The UK's fourth Airbus A330 Voyager touched down at the Royal Air Force's Brize Norton air base in Oxfordshire on 26 April, with the tanker/transport the first of only two to have undergone conversion in the UK.
Placed on the military register as ZZ332, the Rolls-Royce Trent 772B-60-powered aircraft is one of seven Voyagers to be handed over suitable for use as a three-point tanker: a configuration which includes under-wing hose and drogue refuelling pods and a fuselage refuelling unit. It was adapted for the RAF by Cobham Aviation Services in Bournemouth, Dorset.
"Spring and summer this year represent a critical period in the build-up of our operation, with Voyager 5 expected within a month and Voyager 6 shortly after," says AirTanker chief executive Phill Blundell. A core fleet of nine aircraft should be available by May 2014, according to the planned schedule for the type to achieve full in-service status. Blundell says the programme is "continuing to make good progress against this target."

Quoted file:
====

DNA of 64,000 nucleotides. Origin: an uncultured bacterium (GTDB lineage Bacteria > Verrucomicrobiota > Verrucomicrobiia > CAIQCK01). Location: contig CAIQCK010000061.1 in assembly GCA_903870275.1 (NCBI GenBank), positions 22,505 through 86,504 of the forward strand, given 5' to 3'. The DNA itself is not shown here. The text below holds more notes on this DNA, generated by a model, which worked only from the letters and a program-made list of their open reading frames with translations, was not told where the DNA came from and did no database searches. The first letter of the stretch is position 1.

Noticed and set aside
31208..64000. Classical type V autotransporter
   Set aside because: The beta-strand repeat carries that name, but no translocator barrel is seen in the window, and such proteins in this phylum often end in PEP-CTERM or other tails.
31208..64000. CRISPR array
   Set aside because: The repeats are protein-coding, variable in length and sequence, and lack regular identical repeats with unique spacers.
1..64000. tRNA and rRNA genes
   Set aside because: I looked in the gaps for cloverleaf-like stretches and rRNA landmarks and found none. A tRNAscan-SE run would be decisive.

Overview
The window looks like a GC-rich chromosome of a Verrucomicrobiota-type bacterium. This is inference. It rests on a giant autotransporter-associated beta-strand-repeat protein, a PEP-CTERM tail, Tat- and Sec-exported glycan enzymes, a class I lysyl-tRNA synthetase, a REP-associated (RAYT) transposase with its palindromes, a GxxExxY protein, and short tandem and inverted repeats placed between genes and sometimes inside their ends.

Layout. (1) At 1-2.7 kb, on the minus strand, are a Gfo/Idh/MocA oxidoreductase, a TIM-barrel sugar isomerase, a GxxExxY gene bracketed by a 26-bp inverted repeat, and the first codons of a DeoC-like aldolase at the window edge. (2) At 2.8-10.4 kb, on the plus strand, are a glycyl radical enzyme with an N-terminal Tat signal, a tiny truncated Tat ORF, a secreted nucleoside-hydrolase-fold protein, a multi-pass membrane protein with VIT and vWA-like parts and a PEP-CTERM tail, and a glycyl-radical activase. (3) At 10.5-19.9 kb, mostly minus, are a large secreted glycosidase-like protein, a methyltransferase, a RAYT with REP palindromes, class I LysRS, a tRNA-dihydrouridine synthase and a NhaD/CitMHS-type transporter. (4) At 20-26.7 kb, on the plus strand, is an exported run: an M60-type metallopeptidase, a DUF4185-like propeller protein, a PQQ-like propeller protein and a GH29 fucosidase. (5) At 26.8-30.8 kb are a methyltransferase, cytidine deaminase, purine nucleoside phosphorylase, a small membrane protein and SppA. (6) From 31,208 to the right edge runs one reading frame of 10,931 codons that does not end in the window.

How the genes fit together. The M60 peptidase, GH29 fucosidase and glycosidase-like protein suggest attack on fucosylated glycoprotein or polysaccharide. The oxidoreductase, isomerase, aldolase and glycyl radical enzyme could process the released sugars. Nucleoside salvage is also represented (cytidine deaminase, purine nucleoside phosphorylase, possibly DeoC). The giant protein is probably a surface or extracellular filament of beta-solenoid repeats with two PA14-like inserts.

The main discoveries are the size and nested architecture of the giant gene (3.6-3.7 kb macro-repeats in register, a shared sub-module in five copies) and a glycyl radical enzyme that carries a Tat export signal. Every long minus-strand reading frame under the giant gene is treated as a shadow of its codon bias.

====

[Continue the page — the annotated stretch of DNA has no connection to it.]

The original plan for the UK's Future Strategic Tanker Aircraft programme was for Cobham to convert 12 of the programme's total 14 Voyagers. This was abandoned in mid-2012, due to a longer process for modifying the first two examples in Bournemouth than the expected 12 months each. The UK's remaining aircraft will instead be modified at Airbus Military's Getafe site near Madrid, Spain.
Meanwhile, Blundell says AirTanker expects to receive release to service approval "imminently" from the Ministry of Defence to begin performing air-to-air refuelling training activities for the RAF with the Voyager. The type is operated by the service's 10 Sqn, and also by civilian sponsored reservist crews in the air transport role.